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    Visual motions in large region, retinal periphery, and in far depth elicit the inevitable perception of self motion (vection) in the opposite direction to those visual motions. We investigated whether voluntary attention affects the perceived vection direction. The opponent-directional motions were presented on a CAVE-type display where the size, the eccentricity, and the depth were identical in opponent motions. The subject was instructed to pay attention to one direction of visual motion and to judge the perceived vection direction. Vection was perceived in the direction opposite to the non-attended motion, indicating the non-attended motion dominates vection. Next, attentional effect on the uni-directional motion was compared with that on the opponent motions. In the uni-directional-motion condition, the vection was perceived in the opposite direction to the attended motion or the whole motion. This is consistent with the previous findings without attention manipulation. The present study suggested that the attentional modulation of the vection occurs when the opponent-directional motions were applied or the visual motion has unstable components.
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  • Naoyuki SUZUKI, Hiroki TAKAHASHI, Masayuki NAKAJIMA
    Type: Article
    1999 Volume 4 Issue 3 Pages 511-519
    Published: September 30, 1999
    Released: February 01, 2017
    JOURNALS FREE ACCESS
    In this paper, a wireless and lightweight interface A-MUSE(Active emission tracking system in MUltiscreen Environment), which makes it possible to use without preventing users' illusion of immersion in large-scale VR(Virtual Reality) systems such as CAVE(CAVE Automatic Virtual Environment), is proposed. A-MUSE measures 6DOF(degrees of freedom) which are position and direction of the device. It projects five pairs of rays onto screens and then it measures 6DOF from geometrical relation between the initial and the transmitted state. It also possible to use several devices simultaneously. By using projective transformation invariants of five pairs of rays, A-MUSE makes a correspondence of rays between the initial and transmitted state. The correspondence process includes two steps. One is to detect a pair of rays projected from one device among a large number of rays. The other is to correspond each ray in the initial state to a ray in the pair of transmitted rays. The computational complexity of the process is n^5 order of the number of devices. Therefore, acceleration of the process is proposed by setting some restrictions to the process. Moreover, error reduction method is proposed for the practical use of A-MUSE in order to reduce the error occurred from several factors. It gives restriction to a matrix used for measuring of 6DOF. Finally, in order to evaluate the proposed system, A-MUSE is compared with the alternating current magnetic sensor which is usually used in CAVE. The measuring results of A-MUSE is more precise than that of magnetic sensor.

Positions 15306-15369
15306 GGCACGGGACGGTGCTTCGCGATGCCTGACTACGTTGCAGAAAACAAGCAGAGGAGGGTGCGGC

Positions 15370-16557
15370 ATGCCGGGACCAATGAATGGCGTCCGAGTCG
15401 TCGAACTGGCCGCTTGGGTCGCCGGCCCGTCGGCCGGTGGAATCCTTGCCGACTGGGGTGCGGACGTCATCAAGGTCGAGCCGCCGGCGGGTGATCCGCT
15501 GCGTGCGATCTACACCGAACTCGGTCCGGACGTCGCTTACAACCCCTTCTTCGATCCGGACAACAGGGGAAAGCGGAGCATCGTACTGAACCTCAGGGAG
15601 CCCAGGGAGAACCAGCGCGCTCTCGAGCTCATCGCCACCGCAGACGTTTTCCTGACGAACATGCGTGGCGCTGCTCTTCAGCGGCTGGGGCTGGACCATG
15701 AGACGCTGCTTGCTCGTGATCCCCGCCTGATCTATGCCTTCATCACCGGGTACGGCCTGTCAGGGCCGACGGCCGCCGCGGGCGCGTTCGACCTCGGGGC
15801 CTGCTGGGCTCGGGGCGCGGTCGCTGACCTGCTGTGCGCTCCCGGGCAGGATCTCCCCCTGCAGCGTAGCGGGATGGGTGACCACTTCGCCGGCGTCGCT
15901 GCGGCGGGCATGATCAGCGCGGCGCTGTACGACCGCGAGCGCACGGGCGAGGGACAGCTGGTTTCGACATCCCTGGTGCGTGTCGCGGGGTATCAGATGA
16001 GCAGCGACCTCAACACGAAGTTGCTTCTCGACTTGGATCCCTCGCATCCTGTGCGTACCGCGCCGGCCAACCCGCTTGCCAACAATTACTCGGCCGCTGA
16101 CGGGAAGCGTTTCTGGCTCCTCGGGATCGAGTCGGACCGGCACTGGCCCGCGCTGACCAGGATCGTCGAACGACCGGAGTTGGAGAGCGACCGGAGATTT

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  • Toshiki Nagumo
    Type: Article
    1999 Volume 4 Issue 3 Pages 521-529
    Published: September 30, 1999
    Released: February 01, 2017
    JOURNALS FREE ACCESS
    We have applied virtual reality technology to an electric power plant training environment. Virtual reality systems with multiple projectors to provide sense of presence in a wide view environment were large-scale, complicated and expensive. Therefore, we developed a virtual reality system with a small cylindrical screen in order to provide a wide view field using one projector, as well as joystick control methods for this training environment.
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  • Toshio Yamada, Hideki Tanahashi, Tetsuro Ogi, Michitaka Hirose
    Type: Article
    1999 Volume 4 Issue 3 Pages 531-538
    Published: September 30, 1999
    Released: February 01, 2017
    JOURNALS FREE ACCESS
    The multi-screen display using video projector has concerned interest and become popular for virtual reality display. In this paper, we discuss a visual effects that depends on the number of screens of a cubic display and report a development of COSMOS. COSMOS is a CAVE-like 6 screen display and the user is surrounded by screens completely. We examined a visual effect of multi-screen display and confirmed that the 6 screen display has an outstanding visual effect comparing to display that has less than 6 screens. By using the COSMOS, we investigated the effects of full immersion in the large scale virtual space navigation. The result suggests that the changes from 5 screens to 6 screens are not only "quantitative difference" but also "qualitative difference".